1. The basic controversy actually stems from the excellent and Church-honored astronomical work of Nicholas Copernicus (1473-1543). Copernicus was a canon in the Church, and may have even been a priest, but there is no direct evidence that he was ever ordained.
2. In 1543, Copernicus published 6 works on the Celestial Orbits, and it is here that the sun was placed at the center of the system, and hence we have our heliocentric understanding. Copernicus' work was dedicated to Pope Paul III.
3. Protestants attacked the Copernican system continuously, because they believed it violated Holy Scripture. However, There Was No Catholic Condemnation of the system in any way, shape, or form until the Galileo case came up in the early 17th century.
4. In the early 1600s, Galileo provided more evidence in support of the Copernican system, for which he was originally honored by the Church in 1610/1611.
5. In 1612, Galileo published "Letters on the Sunspots," and in this work, Galileo formally promoted the Copernican system. Shortly thereafter, Galileo received a congratulatory letter of support from Cardinal Barberini. Barberini later became Pope Urban VIII.
6. At that time the theory was not definitively proved, but it was looked upon, even by the Church, as a hypothetical possibility and so it could be taught that way. This fact is frequently ignored or falsified by opponents of the Church who wish to make it look like the Church is opposed to the findings of science.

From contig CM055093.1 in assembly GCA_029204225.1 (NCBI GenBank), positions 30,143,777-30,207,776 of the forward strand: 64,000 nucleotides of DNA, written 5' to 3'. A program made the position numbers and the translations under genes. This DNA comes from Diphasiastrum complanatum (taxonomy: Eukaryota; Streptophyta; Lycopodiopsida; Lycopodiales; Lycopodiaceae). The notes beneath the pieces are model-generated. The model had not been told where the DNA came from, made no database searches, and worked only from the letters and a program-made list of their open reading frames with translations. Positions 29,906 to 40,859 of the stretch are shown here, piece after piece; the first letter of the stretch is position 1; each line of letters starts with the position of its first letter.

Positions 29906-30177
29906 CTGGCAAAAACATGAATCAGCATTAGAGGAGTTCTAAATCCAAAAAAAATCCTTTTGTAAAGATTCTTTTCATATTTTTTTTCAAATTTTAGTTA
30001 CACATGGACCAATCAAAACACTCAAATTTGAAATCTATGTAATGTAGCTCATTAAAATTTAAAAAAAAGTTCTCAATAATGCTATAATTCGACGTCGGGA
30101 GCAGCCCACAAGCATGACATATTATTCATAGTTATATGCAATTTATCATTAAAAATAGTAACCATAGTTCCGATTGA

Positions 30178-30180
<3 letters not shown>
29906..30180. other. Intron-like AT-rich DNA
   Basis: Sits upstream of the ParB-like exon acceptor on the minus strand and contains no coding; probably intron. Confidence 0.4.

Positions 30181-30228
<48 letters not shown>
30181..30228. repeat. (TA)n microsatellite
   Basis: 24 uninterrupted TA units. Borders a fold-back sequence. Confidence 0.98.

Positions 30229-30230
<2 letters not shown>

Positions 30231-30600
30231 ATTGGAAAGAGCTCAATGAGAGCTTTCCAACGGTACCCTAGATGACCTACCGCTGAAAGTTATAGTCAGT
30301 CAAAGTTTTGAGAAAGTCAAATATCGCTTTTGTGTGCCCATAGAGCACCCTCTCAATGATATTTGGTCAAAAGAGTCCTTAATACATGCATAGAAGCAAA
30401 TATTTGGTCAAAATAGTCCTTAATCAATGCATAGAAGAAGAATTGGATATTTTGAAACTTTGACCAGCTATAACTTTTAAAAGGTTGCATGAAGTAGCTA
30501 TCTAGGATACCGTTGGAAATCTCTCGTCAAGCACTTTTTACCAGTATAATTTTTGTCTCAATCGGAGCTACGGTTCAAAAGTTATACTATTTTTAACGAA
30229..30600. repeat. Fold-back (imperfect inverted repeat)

7. Galileo was more convinced that the heliocentric theory was absolutely true, so he did not want to promote it as a hypothetical theory. Nevertheless, in support of his claim, Galileo stated that the movement of the ocean tides was proof of the earth's motion, which is quite silly. Galileo was also unable to refute some of the remaining claims made by those who still favored the Ptolemaic system concerning the problem with earth movement and the observation of the stars. Still, Galileo was convinced despite not having as much proof as necessary (and which would ONLY come about much later after Galileo died).
8. Galileo went even further and insisted that scripture needed to be reinterpreted to align itself with the as yet unproven Copernican system. Now he stepped on Church authority, and this led to the unfortunate developments on and off over the next 20 years or so, but Galileo was not the innocent victim that inaccurate and propaganda-based “history” often portrays to be as one who was severely persecuted only for telling the truth.
9. At this time (circa 1615/1616), the Protestant Reformation was in full swing, and one of its primary and false charges against the Catholic Church was a "lax interpretation" of scripture. However, with this in mind, the Church was much more circumspect and more reluctant to suggest reinterpretations based on theories that were still in a hypothetical state.
10. There were Church leaders at that time who were open to a reinterpretation